Seven Up!

1964

Biography / Documentary / Short

35
IMDb Rating 8 10 3,241

Synopsis


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December 26, 2019

Director

Cast

720p.BLU 1080p.BLU
342.71 MB
1280*720
English
NR
23.976 fps
40 min
P/S N/A / N/A
626.09 MB
1920×1080
English
NR
23.976 fps
40 min
P/S N/A / N/A

Movie Reviews

Reviewed by metalgoth 9 / 10 / 10

Only two movies in and I'm drawn in completely

I've read about this series elsewhere and was always curious to see it. Thanks to an internet movie rental chain I've now seen 7 Up and 7 + 7, and the rest of the series is queued up and ready to ship. I can't wait. Viewers who are not used to the various English accents will likely be struggling to understand what some of the kids are saying in the first movie, 7 Up, but it's a short film, and deserves repeated viewing. My vague memories of previous reviews of this series suggest that this may be the most lighthearted of the series. While it is fascinating for many reasons, it is also vastly enjoyable just for the experience of the 7 year-olds' high spirits and humor. It's jarring when you get your first look at 7 + 7, which revisits most of the kids 7 years later. Their individuality, only hinted at in the first movie, is obvious in these now-14 year-olds. As a parent I feel that familiar combination of the sadness at the loss of the child and anticipation of the future adult. Here we run through this in a matter of minutes. As it stands now, the series goes as far as 42 Up, somehow turning these frolicking little kids into my peers in the space of a few hours. (I've always been a sucker for special effects.) This series is unlike anything that came before it, and while a quick scan of titles suggests that it's been imitated since, I'm waiting to see what happens to this particular group.

Reviewed by postmanwhoalwaysringstwice 9 / 10 / 10

Good start to long-running series...

"Seven Up!" is the forty minute documentary from 1964 that stands as a prologue for the most forward thinking documentary series of all-time. The film brings together a group of surprisingly articulate seven-year-olds from a variety of backgrounds in England. Through a number of questions posed to each of the children, the audience gets the opportunity to get to know the world through these children's eyes, and often presumably through the parent's eyes and therefore only quoted through these children. Personalities more than perspectives ring through the strongest in this first film, and the glimpse at the education system circa 1964 is intriguing. Unfortunately, as "characters" that will ultimately be seen for another forty years to come, the thick accents of some of them make for a rough start. All in all this is important cinema regardless.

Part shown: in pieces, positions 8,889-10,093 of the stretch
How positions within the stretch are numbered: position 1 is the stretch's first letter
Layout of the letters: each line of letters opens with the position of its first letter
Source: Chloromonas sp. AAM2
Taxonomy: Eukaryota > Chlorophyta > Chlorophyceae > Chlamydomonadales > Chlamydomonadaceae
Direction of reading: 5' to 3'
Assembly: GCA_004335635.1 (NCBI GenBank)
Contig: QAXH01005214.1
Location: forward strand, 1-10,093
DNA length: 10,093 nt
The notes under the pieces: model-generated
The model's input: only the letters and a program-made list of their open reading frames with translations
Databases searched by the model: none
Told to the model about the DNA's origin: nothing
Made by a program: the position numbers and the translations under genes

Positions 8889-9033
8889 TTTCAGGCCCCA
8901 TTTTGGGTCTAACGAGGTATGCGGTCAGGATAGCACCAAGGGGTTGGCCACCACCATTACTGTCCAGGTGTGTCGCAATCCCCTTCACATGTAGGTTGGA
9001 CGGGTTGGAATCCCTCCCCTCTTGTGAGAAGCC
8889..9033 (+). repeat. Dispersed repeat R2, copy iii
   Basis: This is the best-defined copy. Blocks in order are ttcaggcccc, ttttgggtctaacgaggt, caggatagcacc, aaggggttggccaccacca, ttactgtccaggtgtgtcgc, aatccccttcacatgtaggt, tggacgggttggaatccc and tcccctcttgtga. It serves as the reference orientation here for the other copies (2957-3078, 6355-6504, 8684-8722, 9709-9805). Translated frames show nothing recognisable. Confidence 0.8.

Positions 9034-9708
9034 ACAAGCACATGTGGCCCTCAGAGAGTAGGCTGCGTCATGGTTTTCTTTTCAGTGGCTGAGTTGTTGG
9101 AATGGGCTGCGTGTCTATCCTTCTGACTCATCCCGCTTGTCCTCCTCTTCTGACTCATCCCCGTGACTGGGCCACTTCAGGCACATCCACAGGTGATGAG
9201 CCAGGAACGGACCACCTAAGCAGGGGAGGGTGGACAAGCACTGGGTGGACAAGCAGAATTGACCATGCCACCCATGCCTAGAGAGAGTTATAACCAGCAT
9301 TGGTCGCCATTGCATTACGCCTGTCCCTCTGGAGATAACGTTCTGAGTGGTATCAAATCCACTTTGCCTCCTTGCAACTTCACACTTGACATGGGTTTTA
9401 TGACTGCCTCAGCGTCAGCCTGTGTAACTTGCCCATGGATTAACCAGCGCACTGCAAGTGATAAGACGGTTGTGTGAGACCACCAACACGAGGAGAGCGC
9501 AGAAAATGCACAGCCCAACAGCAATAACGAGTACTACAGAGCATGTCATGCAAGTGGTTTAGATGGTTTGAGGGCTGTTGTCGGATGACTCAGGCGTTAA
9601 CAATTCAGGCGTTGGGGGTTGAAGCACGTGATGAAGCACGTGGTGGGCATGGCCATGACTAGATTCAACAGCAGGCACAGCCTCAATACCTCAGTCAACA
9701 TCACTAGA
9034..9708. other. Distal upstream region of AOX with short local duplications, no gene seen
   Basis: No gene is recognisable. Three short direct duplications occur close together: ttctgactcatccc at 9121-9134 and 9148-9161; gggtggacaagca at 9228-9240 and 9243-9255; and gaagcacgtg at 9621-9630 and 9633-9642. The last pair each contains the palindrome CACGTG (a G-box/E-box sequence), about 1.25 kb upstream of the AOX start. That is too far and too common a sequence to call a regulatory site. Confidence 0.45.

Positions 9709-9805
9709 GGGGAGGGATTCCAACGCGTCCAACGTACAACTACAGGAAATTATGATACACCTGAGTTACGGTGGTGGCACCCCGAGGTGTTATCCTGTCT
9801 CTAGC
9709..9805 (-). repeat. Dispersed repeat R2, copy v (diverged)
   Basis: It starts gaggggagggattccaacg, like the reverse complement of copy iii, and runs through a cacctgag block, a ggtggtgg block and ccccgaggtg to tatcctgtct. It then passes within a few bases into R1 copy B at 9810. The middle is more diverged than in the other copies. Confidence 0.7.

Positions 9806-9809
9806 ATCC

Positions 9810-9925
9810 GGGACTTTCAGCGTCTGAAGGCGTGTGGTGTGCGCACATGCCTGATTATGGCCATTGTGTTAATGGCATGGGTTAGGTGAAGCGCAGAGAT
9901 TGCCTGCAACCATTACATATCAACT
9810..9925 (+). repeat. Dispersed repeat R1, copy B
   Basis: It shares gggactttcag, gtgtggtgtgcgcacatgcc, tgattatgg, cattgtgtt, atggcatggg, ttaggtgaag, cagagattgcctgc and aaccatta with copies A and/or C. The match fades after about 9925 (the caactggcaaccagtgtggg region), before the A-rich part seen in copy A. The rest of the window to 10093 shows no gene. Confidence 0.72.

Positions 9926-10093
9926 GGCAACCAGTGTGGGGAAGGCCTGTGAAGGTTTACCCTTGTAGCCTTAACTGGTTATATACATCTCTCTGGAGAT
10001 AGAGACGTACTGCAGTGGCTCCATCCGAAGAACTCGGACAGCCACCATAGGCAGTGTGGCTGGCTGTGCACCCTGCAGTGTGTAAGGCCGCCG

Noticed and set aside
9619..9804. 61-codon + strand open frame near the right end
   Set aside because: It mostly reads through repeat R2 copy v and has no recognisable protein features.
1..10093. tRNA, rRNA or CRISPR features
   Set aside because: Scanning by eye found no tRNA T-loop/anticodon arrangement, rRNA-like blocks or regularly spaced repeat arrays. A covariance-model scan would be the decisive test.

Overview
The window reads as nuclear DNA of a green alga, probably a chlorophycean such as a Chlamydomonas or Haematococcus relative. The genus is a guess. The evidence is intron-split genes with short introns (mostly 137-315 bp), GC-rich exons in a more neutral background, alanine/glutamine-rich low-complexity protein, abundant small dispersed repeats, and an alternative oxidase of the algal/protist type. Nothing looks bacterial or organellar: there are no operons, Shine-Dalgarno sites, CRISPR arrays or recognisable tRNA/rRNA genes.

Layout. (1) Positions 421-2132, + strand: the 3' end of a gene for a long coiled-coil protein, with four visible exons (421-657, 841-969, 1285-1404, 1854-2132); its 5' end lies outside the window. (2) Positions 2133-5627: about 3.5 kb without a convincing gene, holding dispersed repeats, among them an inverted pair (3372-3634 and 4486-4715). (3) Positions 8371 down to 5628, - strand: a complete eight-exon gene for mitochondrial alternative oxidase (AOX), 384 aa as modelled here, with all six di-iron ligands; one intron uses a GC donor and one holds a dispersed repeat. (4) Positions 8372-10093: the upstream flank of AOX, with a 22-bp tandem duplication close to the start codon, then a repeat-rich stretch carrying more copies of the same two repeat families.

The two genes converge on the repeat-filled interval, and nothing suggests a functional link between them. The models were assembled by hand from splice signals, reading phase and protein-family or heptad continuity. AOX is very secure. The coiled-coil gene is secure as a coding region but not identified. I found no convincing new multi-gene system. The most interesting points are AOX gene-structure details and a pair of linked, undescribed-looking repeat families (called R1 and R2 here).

Reviewed by KissEnglishPasto 9 / 10 / 10

Is it Just Me, or Does Anyone Else Hear Strains of John Lennon's "Working Class Hero" Faintly in the Background?

..........................................................from Pasto,Colombia...Via: L.A. CA., CALI, COLOMBIA...and ORLANDO, FL Defined as a documentary, this seems, to me at least, closer to a reality TV show in its focus, execution and style. Certainly, for a project conceived and initiated about half a century ago, it was, undoubtedly, way ahead of its time. The basic premise, in a nutshell, was to select a small group of kids that represented a cross-section of British society in the early 60's. The children were all to be the same age: 7. All of them would be interviewed and filmed answering the same set of questions and participating in the same activities every seven years. This every seven year "snapshot" would continue until the subjects were well into middle age. At the beginning, the producers state their primary intention as "thusly allowing the viewer to watch the development of a group of children from varied backgrounds and distinct social "classes", and draw their own conclusions"....Is it just me, or does anyone else hear strains of John Lennon's "Working Class Hero" faintly in the background? All in all, I must admit this UK doc really brings out the latent voyeur in you...(or at least in me, perhaps!) Directed by Michael Apted, what I found to be of most interest, to be brutally honest, were the inherent biases and preconceptions of the interviewers/producers/director as evidenced by both their choice of questions and subtle differences in the handling/presentation of the screen dynamic of the interviews themselves...Or perhaps the inherent biases and preconceptions are really mine?!? My suggestion: Watch Seven Up/Seven Plus Seven and decide for yourself. 9*.....ENJOY/DISFRUTELA!

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